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Signs and science in decision-making about climate variability: a rangelands case study

Peat Leith

School of Geography and Environmental Studies, University of Tasmania, Email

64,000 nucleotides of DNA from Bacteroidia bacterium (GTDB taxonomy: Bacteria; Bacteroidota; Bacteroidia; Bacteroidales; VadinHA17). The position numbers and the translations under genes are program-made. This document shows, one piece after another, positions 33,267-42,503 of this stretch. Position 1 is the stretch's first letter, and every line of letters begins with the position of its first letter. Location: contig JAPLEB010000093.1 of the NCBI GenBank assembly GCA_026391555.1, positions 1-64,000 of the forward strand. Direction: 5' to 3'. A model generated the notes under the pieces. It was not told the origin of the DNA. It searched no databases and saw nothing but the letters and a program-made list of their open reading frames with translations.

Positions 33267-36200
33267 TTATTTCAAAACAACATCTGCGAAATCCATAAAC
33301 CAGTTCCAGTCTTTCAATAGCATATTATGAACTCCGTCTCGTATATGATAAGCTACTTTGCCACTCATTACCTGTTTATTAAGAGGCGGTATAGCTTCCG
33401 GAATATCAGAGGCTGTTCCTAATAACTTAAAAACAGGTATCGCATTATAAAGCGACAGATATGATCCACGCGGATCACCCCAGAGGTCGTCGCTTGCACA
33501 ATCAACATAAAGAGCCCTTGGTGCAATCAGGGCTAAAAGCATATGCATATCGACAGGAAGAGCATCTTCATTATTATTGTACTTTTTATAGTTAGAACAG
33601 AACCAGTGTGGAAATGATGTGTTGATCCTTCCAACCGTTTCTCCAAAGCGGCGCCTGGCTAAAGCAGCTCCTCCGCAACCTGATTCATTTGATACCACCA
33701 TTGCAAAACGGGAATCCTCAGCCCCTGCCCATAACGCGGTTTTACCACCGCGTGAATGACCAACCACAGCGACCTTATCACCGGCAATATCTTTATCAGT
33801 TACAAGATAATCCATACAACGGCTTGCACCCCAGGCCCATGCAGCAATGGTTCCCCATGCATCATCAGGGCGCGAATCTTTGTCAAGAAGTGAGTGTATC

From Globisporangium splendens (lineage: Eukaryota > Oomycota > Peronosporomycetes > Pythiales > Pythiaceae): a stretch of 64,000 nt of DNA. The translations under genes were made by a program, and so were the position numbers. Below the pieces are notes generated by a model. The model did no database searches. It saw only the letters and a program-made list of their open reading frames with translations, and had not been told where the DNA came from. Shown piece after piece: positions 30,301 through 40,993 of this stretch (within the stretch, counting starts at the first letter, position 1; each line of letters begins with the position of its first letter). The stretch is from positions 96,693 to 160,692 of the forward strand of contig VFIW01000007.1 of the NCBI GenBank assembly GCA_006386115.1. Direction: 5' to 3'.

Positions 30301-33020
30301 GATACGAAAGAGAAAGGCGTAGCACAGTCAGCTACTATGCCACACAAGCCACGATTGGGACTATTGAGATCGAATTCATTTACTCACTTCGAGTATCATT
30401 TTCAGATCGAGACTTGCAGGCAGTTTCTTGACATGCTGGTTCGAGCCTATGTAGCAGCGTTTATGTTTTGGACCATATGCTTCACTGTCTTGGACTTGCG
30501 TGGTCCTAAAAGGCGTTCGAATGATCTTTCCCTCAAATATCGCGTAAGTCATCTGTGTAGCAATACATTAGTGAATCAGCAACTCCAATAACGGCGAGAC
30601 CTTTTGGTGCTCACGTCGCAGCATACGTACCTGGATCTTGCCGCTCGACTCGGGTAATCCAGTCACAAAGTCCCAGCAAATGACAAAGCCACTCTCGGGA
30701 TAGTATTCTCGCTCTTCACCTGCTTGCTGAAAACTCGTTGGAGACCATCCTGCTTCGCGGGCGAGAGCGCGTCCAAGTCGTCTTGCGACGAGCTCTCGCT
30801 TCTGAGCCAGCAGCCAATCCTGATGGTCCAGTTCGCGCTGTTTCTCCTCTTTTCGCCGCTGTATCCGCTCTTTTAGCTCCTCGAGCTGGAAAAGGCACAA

Climate variability presents substantial challenges and opportunities to agriculture and natural resource management. Until recently this variability was considered inherently uncertain. However, via statistical models which relate indicators of the El Nio Southern Oscillation (ENSO) to historical Australian rainfall, proponents of seasonal climate forecasts (SCFs) have attempted to translate this uncertainty into a risk framework. In this paper, drawing on in-depth interviews with managers of pastoral properties in three areas of the eastern Australian rangelands, I examine narratives of climate variability in the context of decision-making. A key features of these narratives is the contextualisation of situational conditions at varying geographical scales through conversations about local, regional and international signals and patterns. Geographic variation in the scientisation of climate narratives corresponds with linkages between land managers and agencies or individuals actively communicating climate information. In a management context, climate science is legitimated most apparently according to the proximity to its spokespeople, and through various validations of their outputs and utterances. The increasing salience of seasonal forecasts for decision-makers is exemplified through climate narratives in which, climate scientists are more visible than science, risk is more apparent than uncertainty, and both indeterminacy and ignorance are barely articulated.

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